News / Middle East

Syria Blames Oil Pipeline Explosion on Sabotage

Black smoke is seen from Homs refinery, Syria, December 8, 2011.
Black smoke is seen from Homs refinery, Syria, December 8, 2011.
TEXT SIZE - +

A vital Syrian oil pipeline near the restive city of Homs has been blown up by what state media are calling an "an armed terrorist group."

The state-run SANA news agency called Thursday's explosion an act of sabotage.  The Britain-based Syrian Observatory for Human Rights also confirmed the report, but gave no cause for the blast.  A spokeswoman for the group says they are investigating the incident.

A video on the Internet from opposition activists and pictures from the SANA news agency show massive flames and an enormous cloud of black smoke billowing into the sky outside Homs.  SANA reported the fire burned for hours.  Two similar explosions on Syrian oil pipelines occurred in July, and it remains unclear who was behind them.

This has been one of the most violent weeks in Syria since the pro-democracy uprising began nine months ago, with the Observatory reporting at least 63 people killed since Sunday.

It says 14 people were killed on Thursday.  Nine of those died by sniper fire and random shooting in Homs and two by gunfire in the northwestern city of Idlib.  Three defected army officiers were also killed in the crossfire in a rural area outside the western city of Hama.

A Syrian Observatory spokeswoman Hivin Kako told VOA the escalating violence is the result of the Arab League's increasing pressure on the Syrian government to allow an observer mission into the country.  She said there was a mass execution in Homs on Monday.

"This is its reaction.  Especially the way they killed 34 people, choosing to abduct some Sunni people and kill them and throw their bodies in an Alawite area," said Kako. "That's just to push the country towards a civil war and try to oppress as much as possible," she said.

The nine-month-old uprisings that began with calls for President Bashar al-Assad to step-down have turned even bloodier as protesters take up arms.

The United Nations reports that at least 4,000 people have been killed since the unrest erupted in March.

In an interview with a U.S. journalist, aired on Wednesday, Mr. Assad denied that he ordered the killing of thousands of anti-government protesters.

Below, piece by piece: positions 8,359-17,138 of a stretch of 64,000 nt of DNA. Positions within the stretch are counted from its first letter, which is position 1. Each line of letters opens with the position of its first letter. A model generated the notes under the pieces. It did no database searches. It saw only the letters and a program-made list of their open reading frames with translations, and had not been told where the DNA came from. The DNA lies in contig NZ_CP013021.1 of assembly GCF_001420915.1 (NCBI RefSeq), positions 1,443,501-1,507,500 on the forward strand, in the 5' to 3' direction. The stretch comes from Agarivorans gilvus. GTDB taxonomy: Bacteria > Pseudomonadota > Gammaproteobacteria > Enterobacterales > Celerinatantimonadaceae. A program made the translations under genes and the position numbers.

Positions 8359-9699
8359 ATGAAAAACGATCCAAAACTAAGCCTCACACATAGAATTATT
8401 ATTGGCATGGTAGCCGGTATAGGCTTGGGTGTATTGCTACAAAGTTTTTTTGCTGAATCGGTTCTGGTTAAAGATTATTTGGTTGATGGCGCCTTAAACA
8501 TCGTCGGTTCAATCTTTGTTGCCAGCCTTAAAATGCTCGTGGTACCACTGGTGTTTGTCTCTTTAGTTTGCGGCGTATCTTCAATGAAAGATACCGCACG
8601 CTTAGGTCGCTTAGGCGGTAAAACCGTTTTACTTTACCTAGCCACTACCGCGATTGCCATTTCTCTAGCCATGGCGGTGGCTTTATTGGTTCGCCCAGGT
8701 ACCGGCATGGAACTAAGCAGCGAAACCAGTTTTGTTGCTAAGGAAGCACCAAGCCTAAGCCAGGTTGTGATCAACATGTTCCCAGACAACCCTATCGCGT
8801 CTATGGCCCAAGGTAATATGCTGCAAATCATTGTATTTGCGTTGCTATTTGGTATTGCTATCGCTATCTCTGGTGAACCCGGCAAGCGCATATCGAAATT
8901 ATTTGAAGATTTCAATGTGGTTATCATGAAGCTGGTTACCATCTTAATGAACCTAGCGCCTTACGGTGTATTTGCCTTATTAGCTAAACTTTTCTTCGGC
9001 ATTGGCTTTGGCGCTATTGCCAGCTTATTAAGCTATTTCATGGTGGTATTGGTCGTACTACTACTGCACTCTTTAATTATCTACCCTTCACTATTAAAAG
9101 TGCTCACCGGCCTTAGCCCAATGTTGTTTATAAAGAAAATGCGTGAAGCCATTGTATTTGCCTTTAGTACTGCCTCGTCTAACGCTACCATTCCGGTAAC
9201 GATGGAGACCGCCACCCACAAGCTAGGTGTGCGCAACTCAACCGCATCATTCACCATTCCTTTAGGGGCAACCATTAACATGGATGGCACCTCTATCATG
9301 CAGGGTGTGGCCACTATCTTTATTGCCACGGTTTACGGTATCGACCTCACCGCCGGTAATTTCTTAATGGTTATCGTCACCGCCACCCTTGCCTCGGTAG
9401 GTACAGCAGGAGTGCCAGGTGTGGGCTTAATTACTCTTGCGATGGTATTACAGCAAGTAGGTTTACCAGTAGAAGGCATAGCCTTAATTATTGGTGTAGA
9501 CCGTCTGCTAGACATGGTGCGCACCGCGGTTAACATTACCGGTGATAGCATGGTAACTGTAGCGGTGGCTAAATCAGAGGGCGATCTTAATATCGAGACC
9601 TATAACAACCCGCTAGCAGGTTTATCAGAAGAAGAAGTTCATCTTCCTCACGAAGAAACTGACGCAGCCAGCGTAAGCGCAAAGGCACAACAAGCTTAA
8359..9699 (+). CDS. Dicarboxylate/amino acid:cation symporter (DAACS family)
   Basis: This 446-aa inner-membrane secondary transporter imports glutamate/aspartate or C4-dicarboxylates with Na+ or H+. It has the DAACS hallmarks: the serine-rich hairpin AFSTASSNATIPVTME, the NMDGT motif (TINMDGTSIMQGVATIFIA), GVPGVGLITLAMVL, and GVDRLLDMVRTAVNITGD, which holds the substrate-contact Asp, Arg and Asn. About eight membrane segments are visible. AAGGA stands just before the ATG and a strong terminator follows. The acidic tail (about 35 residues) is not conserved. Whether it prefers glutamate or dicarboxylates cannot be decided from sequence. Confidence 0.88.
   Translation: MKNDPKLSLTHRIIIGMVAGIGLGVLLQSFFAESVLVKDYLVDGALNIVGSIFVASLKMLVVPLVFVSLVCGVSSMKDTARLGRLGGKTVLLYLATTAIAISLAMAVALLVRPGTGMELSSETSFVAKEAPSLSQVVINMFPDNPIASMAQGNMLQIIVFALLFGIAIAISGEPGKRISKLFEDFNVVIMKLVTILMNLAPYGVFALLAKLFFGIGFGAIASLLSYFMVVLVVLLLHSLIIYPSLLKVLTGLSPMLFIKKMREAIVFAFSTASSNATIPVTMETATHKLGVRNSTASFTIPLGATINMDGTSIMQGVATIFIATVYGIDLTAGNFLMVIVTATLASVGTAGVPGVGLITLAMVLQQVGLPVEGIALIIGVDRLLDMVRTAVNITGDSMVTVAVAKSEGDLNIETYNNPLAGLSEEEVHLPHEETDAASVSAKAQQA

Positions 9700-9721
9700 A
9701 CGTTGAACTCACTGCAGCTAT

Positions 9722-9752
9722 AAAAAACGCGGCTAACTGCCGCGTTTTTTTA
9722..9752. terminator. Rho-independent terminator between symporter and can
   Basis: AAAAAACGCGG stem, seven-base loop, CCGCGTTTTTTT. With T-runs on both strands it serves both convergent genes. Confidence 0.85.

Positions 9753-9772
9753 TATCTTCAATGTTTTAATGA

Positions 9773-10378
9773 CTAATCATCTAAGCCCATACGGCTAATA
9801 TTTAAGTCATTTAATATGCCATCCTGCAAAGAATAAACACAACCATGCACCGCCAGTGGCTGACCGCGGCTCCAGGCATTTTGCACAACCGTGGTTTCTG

Mr. Assad told ABC News he does not control the forces implementing his country's brutal crackdown.  The Syrian leader said there is "a big difference" between having "a policy to crack down and having mistakes committed by some officials."

Syrian activists are calling for a nationwide strike, beginning on Sunday, in an attempt to bring down the regime through civil disobedience.  The Local Coordination Committee, which is behind the country's peaceful protests, is urging citizens to hold sit-ins; to close shops, universities and public transportation; and to refuse to work in the public sector.

President Assad is also coming under increasing international pressure with sanctions imposed by Turkey, the European Union and the Arab League. The EU sanctions ban oil exports, significantly hurting the ailing economy.

The AFP reports that the Arab League will meet this weekend to make a decision on Syria's request for sanctions to be lifted in exchange for allowing observers into the country to monitor the deadly unrest. The head of the 22-member regional bloc was in Iraq Thursday, urging the government to intervene in Syria.

Mr. Assad's government said Monday it would conditionally accept an Arab League demand to let observers into the country to verify a pledge by President Assad to stop the deadly crackdown on opposition protesters.

The Arab League suspended Syria's membership and approved a series of sanctions last month in response to Syrian defiance of a previous ultimatum to accept observers, end the crackdown and start a dialogue with the opposition.  Syria had complained that a large observer mission would undermine its sovereignty.

The sanctions include travel bans and asset freezes on the Syrian leadership.

Some information for this report was provided by AP, AFP and Reuters.

Join the conversation on our social journalism site - Middle East Voices. Follow our Middle East reports on Twitter and discuss them on our Facebook page.

You May Like

Photogallery Pope's Easter Prayer: Peace in Ukraine, Syria

Pontiff also calls for end to terrorist acts in Nigeria, violence in Iraq, and success in peace talks between Israelis and Palestinians More